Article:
The argument is a question of whether or not it's really worth the time, money, and effort to focus on sustainable design, or "green architecture". Does the end justify the means? Will this approach to design really prolong the lifespan of the building? Is it our job or concern as artists and designers to address these questions? Or should we be more concerned with the aesthetics of designcreating something beautiful?
Jillian Pedro also interpreted the deconstruction of a pallet in a metaphorical sense. She took a typical pallet and cut it in two, then painted the larger portion with an "antique" phone with a cord and the smaller portion with a cell phone. The entry was intended to dematerialize the pallet and give it a new role as performance art which made reference to the ephemeral nature of our material culture. The relationship between the old and new phones can be construed to be a commentary on the rapid evolution and disposable nature of much of our material culture, which can be extended to the pallet itself as a participant in the commercial process.
She wrote the following hypotheses about the impact of her work:
Deconstructing a wooden pallet and giving it an identity to stand, sit, talk and listen with digs below its surface function of storage and transportation. The abstraction leaves an impression on the public and provides inspiration for innovation as well as a social interaction for community improvement.
Pedro's entry points to a peculiar difficulty with repurposing familiar materials in an unfamiliar way. Cognitive dissonance is created when our perceptions of commonplace items are shifted, and Pedro used this to her advantage in developing her art piece. Ironically, in an attempt to test her theses about the public's reaction to the work, she left it in a public place to be manipulated in the way hoped for in her narrative above, and it went missing. In a way similar to the work of Architecten 2012, Pedro showed how a piece of "trash" can be transformed into an engaging, perhaps even desirable, object when the designer intervenes to give it a new life.
A strong argument can be made that wood pallets finding their way into a community should be placed back into the commercial shipping stream for reuse when in good condition, or, where practical, be used as fuel or ground for mulch when they are too damaged to serve their original purpose. Unfortunately, however, many pallets do not end up serving these needs, and instead end up in a landfill. The "Broadening the Pallet" competition's aim was to elevate these pallets to their highest and best use. The student's struggles with reclaiming pallets helped them understand the effort needed to work with reused materials in lieu of new materials. Their experience was a microcosm of the larger world of adaptive reuse they will engage when they graduate and enter a design field full of such opportunities. The students learned the limitations of reused materials, and developed a rigorous working method to handle these limitations. Those who were most successful found resourceful answers to issues of connection, structure and envelope, key to their development as architects. Interestingly, many of the students took on projects relating to issues of sustainability not explicitly contained within the competition brief.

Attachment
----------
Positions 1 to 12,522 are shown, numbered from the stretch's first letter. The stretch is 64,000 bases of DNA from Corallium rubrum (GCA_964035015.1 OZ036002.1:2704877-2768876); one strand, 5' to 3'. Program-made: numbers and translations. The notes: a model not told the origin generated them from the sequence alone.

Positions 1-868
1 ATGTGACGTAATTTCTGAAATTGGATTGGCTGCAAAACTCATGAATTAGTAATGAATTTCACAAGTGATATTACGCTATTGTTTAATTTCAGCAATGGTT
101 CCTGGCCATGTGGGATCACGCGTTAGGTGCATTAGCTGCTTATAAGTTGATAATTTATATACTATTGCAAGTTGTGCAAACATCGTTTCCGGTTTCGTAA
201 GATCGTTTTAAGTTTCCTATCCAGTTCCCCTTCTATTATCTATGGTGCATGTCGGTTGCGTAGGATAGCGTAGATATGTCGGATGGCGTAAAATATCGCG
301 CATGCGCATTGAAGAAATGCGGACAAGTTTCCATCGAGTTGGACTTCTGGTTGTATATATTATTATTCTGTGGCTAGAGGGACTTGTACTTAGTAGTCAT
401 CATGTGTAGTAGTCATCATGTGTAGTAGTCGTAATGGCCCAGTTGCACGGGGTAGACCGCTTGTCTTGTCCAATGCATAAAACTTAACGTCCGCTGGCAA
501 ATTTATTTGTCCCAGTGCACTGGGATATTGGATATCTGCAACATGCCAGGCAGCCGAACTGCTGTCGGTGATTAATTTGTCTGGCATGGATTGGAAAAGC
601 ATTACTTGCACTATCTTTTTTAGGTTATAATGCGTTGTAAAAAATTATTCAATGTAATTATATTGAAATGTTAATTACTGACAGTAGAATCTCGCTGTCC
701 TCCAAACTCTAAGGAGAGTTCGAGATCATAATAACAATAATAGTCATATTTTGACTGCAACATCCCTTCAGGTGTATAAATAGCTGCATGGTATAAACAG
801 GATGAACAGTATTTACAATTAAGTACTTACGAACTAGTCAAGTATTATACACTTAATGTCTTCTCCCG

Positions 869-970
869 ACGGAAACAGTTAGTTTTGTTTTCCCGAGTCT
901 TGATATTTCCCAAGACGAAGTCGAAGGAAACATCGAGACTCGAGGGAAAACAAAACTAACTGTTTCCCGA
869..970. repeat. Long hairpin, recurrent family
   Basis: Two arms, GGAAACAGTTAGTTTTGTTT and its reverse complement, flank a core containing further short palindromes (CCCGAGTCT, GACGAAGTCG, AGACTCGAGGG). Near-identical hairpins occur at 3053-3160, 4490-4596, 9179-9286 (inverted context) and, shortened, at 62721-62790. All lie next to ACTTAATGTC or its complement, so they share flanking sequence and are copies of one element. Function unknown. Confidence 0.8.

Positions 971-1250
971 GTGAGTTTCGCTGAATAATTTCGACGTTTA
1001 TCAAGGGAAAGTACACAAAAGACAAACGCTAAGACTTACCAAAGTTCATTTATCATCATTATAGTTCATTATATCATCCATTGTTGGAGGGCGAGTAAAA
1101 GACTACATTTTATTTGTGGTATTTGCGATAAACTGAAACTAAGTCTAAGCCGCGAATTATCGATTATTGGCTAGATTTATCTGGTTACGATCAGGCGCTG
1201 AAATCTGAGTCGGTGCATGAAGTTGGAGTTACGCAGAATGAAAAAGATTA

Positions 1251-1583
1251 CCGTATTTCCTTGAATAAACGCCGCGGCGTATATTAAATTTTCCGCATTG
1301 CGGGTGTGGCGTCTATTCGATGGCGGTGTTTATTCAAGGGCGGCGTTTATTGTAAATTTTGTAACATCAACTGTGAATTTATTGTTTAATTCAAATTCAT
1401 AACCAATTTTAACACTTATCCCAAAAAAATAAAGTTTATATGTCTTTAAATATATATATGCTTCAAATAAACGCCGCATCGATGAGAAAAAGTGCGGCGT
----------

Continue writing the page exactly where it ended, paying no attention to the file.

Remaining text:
The urban garden, the bus stops, the bike rack, and the public art project all address fundamental needs of a rapidly urbanizing world. It is our hope as educators that as cities are reinvented, and materials enter the waste stream in ever-increasing rates, the next generation of architects armed with innovative ideas and the skills to implement them will find ways of converting this waste into purposeful, inventive designs that are sustainable in all senses of the word.
The authors wish to gratefully acknowledge the students named in this paper for their contribution of text and images. We would also like to thank Elizabeth Gilboy, Director of the Community Design Assistance Center at Virginia Tech, for organizing and administering the competition. auS
Buehlmann, U., Araman, P., Bush, R., 2010. Pallet re-use and recycling saves high value material from landfills. Engagement Matters: A Natural Resources Extension and Outreach Publication from Virginia Tech's College of Natural Resources and Environment, 2(1), 8,10, USA.
Fettig, T., (Writer)., 2008. Superuse. In K. A. a. T. Fettig (Producer), e² design season three. USA: PBS
Sustainable Blacksburg, 2011. About Us. Consulted on December 11th, 2011. Available at http://www.sustainableblacksburg.org/aboutus/index.html.
Recepción: 14 Noviembre de 2011